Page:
Best Picture Predictions (08/27/12):
Beasts of the Southern Wild
Life of Pi
We’re on the precipice of another awards season and the system has started to syphon out its usual contenders. You have your period dramas (Anna Karenina + Lincoln), your token musicals (Les Mis), the sometimes accessible auteurs (The Master + To The Wonder), the lovable small project (Beasts of the Southern Wild), the actors turned directors (Argo + Trouble with the Curve), and of course, Steven Spielberg and Clint Eastwood. The only thing fun about this year is the absence of any bonafide, typical Oscar sponge. That film that just reeks of Oscar love regardless of merit. There’s still time for an A King’s Speech to emerge late in the game, but with the blogsphere’s all-knowing eye out on festivals around the globe, the possibilities for these films to appear has grown less and less.
Beasts of the Southern Wild feels very shaky. It’s place as the Hurt Locker or The Artist of the bunch might be more a testament to prognosticators trying to predict the future, rather than an actual beat on the upcoming praise. Few people in the industry have even seen the film. Now the internet has a way of affected the way people vote and, surely, the film looks to have some serious critical support by year’s end. I just have my reservations about voters going for an ethereal tone poem of a film with an all minority cast. It’s not a film about black people made by white people… well, it is. But it doesn’t feel like that kind of film. The point it, something like The Help feels comfortable and entertaining. Beasts of the Southern Wild is anything but those for most viewers.
In place of Beasts of the Southern Wild, look for the academy to possibly go for Flight or The Master. Anderson’s film will have a tremendous amount of buzz but at the time of this writing, I’m hard-pressed to see it getting support from the Hollywood elite. Many people in Hollywood subscribe to the ideas of Scientology, but more importantly there’s a friendly and accepting openness to this new Hollywood. I believe Anderson’s film will be seen as too artsy and too giddily offensive for liberal Hollywood to go for. Just a hunch. As a result, I would not be surprised at all to see Flight as this year’s surprise contender. The trailer makes the film look compelling in new ways. Denzel is due for another major role and Zemeckis, much-loved in the past, has been off the live action radar for over a decade. It’s not a huge leap to predict Flight getting in.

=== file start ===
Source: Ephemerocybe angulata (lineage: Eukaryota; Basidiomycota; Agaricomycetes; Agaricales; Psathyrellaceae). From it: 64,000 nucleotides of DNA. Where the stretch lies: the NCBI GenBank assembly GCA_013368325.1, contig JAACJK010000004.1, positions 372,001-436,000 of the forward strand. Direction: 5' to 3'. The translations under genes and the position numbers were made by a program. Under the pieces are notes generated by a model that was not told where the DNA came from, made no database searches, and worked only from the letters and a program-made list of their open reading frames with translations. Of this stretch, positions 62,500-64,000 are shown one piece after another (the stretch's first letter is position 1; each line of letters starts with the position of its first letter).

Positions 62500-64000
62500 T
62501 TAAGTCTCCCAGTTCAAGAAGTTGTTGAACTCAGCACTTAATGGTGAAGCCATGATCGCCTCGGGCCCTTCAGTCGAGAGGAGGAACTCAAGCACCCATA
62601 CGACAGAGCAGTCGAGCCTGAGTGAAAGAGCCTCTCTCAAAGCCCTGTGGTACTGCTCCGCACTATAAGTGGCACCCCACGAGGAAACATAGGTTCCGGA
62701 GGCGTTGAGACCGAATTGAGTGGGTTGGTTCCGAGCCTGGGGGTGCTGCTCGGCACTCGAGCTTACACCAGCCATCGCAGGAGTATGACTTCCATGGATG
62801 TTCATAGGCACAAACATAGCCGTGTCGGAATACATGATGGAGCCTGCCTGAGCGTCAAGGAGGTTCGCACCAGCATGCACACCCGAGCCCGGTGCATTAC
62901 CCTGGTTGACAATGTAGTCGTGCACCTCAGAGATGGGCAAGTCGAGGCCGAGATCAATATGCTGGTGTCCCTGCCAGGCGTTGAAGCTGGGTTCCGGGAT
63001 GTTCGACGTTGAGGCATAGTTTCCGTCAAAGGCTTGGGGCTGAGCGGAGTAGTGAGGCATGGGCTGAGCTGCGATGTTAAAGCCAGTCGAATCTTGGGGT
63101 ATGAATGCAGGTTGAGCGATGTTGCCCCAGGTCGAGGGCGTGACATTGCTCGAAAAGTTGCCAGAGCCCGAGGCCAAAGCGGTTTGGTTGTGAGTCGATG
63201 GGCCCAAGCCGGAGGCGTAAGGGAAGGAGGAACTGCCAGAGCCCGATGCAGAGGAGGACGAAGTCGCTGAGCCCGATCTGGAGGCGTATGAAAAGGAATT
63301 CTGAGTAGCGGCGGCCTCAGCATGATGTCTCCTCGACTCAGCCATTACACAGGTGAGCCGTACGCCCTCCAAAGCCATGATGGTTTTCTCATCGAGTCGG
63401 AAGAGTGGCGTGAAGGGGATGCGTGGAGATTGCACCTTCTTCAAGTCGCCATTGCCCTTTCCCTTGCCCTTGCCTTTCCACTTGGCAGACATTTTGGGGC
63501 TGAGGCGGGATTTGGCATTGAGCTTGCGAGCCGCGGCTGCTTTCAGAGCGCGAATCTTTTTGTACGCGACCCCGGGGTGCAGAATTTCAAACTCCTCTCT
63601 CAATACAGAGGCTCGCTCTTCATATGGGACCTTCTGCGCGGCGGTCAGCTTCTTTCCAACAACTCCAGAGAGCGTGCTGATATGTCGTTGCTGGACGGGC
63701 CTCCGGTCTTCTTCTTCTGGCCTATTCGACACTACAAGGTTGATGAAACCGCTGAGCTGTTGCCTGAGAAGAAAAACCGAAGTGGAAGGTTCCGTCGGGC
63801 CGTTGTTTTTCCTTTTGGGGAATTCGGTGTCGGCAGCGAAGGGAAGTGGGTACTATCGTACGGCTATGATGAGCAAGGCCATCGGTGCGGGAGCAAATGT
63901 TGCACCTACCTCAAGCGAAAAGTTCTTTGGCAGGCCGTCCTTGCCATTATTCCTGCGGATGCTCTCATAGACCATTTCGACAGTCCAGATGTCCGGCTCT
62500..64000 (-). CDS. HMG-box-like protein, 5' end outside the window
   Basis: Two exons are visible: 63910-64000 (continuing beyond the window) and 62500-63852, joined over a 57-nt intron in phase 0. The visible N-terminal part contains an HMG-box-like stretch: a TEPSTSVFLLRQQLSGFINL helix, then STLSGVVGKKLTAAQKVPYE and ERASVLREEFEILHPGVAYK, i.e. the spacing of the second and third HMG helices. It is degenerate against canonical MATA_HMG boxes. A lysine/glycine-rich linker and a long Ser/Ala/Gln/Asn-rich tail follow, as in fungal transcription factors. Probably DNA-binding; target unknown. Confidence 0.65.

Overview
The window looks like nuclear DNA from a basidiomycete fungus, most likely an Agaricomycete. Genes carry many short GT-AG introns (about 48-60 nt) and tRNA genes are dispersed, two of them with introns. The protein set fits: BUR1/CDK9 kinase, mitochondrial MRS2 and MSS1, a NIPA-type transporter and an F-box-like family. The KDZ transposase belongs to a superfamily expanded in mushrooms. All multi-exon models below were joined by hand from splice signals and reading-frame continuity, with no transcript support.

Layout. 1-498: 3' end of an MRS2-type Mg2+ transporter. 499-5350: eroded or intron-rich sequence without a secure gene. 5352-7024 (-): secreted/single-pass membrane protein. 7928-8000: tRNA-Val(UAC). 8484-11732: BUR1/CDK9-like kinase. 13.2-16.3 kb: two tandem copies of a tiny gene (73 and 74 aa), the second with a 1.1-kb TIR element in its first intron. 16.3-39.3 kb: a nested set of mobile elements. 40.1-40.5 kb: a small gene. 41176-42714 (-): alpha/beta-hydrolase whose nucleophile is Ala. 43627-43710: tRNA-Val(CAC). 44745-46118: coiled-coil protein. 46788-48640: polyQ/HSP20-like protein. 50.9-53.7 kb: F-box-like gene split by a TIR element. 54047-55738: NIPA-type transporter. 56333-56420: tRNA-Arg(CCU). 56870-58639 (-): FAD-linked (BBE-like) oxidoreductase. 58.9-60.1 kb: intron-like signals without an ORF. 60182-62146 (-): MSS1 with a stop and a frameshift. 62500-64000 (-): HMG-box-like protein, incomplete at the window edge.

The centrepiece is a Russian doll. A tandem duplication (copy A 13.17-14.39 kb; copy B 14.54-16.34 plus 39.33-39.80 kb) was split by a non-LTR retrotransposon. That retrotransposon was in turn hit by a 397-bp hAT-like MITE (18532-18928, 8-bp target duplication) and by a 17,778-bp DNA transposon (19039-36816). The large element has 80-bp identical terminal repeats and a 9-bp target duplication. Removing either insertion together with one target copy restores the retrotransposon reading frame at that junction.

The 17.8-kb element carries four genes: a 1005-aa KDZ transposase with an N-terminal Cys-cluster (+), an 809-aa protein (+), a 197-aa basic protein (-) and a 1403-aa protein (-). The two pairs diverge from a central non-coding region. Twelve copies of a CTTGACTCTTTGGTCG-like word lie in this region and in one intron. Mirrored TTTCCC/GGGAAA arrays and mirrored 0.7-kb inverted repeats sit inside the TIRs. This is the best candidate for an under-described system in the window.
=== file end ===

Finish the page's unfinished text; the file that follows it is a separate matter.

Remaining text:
The other contenders are pretty safe choices at this point. While all seem like perennial Oscar bait, they also look like they could be dead in the water projects sight unseen. Anna Karenina has the potential to be scattered and snoozy, more The Soloist than Atonement. Atonement actually feels like an aberration, having come in a year that also went for There Will Be Blood and No Country For Old Men. I have a strange feeling that Joe Wright’s unceasing style will overwhelm conservative voters. Lincoln and Les Miserables are so perfect as Oscar contenders that something could easily go array. When was the last time the favorite that’s dripping in Oscar ooze actually went through all the way until the end? Titanic? Gladiator? The pedigree is too solid to resist, but don’t be shocked if one of these gets knocked off.
Now to the elephant in the room. The last few years of Oscar have been travesties. A King’s Speech was a fine film but nowhere near the artistic quality or textured nuance of contenders like The Social Network or Black Swan. Already the latter two have usurped the Oscar winner in critical memory. To me, few worse films have ever won an Oscar than The Artist. It was a frothy, parodying affair that garnered love from cinema lovers that had either a narrow reference point or hopeful ignorance. Nobody will remember The Artist. In its defense, last year was a weak year overall. All this said, this year has the potential to be one of the most interesting for the Academy, at least since its artsy bow in 2007. If some of the major contenders flop and films like The Master, Beasts of the Southern Wild, and Anna Karenina begin to rack up critical awards, we could be looking at another rare year packed with compelling films vying for mainstream awards. I’m not holding my breath, but with the landscape as it is, the possibility certainly exists.
For what it’s worth, here’s how I see this year’s contenders:
Beasts of the Southern Wild
Life of Pi
To The Wonder
Doubt It, But Who Knows
Silver Linings Playback
Trouble with the Curve
The Hobbit: An Unexpected Journey